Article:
Sunday, November 18, 2012

Tax and Spend, often better than the alternative

To grossly simplify policymaking, when there's a problem there are usually three options available to the government.  You can always ignore the problem.  You can raise money and pay someone to deal with the problem.  Or you can pass laws to force some third party to deal with the problem.  When phrased that way the last often sounds like a bad idea, but if pick a third party that is unpopular or that seems like maybe they ought to be helping with the problem anyway then the specific plans can sound quite appealing.  But I'd argue that there are a couple of reasons to resist the urge to do this even when it sounds like a good idea at first.

The first is that by putting a burden on a specific group, you're creating an incentive for people not to join that group.  If you'd prefer that people didn't join that group then this is a pretty good deal.  But often you have a group like, say the people who employ poor people which you don't want to shrink.  But when you're passing a law it's often easy to assume that the group is static and never grows or shrinks, that the people in it are objects to be acted upon and wont' respond to the incentives around them by choosing new actions of their own.

The other problem is that while things the government pays for appear in the budget and so get re-examined at budget time each year in terms of whether they're worth their cost mandates on groups don't naturally lend themselves to being re-examined this way. 

And, of course, there's always the risk that the costs being created won't be born by the people you assume are going to bear them, but that the people you've given a mandate to will turn around and find a way to pass the expense on to someone else.  This post was inspired by see a section of a paper that Tyler Cowen had linked to:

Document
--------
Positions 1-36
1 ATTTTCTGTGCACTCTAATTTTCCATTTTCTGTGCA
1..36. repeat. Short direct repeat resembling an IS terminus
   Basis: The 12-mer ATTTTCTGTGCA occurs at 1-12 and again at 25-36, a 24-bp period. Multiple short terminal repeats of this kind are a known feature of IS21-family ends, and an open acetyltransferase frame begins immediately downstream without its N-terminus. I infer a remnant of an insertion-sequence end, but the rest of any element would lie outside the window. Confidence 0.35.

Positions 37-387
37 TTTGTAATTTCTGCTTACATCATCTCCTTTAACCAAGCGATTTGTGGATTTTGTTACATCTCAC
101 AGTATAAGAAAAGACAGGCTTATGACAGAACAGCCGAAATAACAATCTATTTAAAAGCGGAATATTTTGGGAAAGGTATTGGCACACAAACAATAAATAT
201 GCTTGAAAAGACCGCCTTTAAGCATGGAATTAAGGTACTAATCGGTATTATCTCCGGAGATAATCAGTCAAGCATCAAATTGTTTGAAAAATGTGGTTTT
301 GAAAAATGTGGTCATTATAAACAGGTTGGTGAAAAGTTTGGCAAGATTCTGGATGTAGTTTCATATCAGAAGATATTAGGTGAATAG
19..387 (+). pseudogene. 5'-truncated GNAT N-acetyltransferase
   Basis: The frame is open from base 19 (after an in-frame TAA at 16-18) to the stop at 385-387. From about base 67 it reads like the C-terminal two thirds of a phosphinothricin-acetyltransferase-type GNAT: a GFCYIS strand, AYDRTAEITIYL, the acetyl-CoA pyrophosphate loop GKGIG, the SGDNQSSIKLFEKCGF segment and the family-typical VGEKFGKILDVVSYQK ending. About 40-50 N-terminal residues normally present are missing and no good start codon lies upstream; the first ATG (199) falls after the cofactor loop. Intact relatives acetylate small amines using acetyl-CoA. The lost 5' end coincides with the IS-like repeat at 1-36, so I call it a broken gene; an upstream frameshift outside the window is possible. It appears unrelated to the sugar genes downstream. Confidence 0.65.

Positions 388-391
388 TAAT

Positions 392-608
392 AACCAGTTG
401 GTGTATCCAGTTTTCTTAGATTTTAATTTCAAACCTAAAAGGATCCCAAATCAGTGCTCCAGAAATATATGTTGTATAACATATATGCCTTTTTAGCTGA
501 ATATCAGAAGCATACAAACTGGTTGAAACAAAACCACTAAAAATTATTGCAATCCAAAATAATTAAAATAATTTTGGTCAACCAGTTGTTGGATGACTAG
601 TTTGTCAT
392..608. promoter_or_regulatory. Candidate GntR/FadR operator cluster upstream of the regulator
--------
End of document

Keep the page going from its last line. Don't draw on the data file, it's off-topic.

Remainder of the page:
I consider the labor-market effects of mandates which raise the costs of employing a demographically identifiable group. The efficiency of these policies will be largely dependent on the extent to which their costs are shifted to group-specific wages. I study several state and federal mandates which stipulated that childbirth be covered comprehensively in health insurance plans, raising the relative cost of insuring women of childbearing age. I find substantial shifting of the costs of these mandates to the wages of the targeted group. Correspondingly, I find little effect on total labor input for that group.
 So there you have it.  Mandating that employers pay for better insurance coverage for women just resulted in the financial burden falling on women.  Where the government had seen that it didn't like the way the results of the market were falling out and decided to pay for the cost of the insurance itself, we wouldn't have seen that.

People comparing the US and European states often think of the US government as much smaller, but a lot of that is simply the US's greater preference for achieving it's ends by mandate rather than by paying for things directly. 

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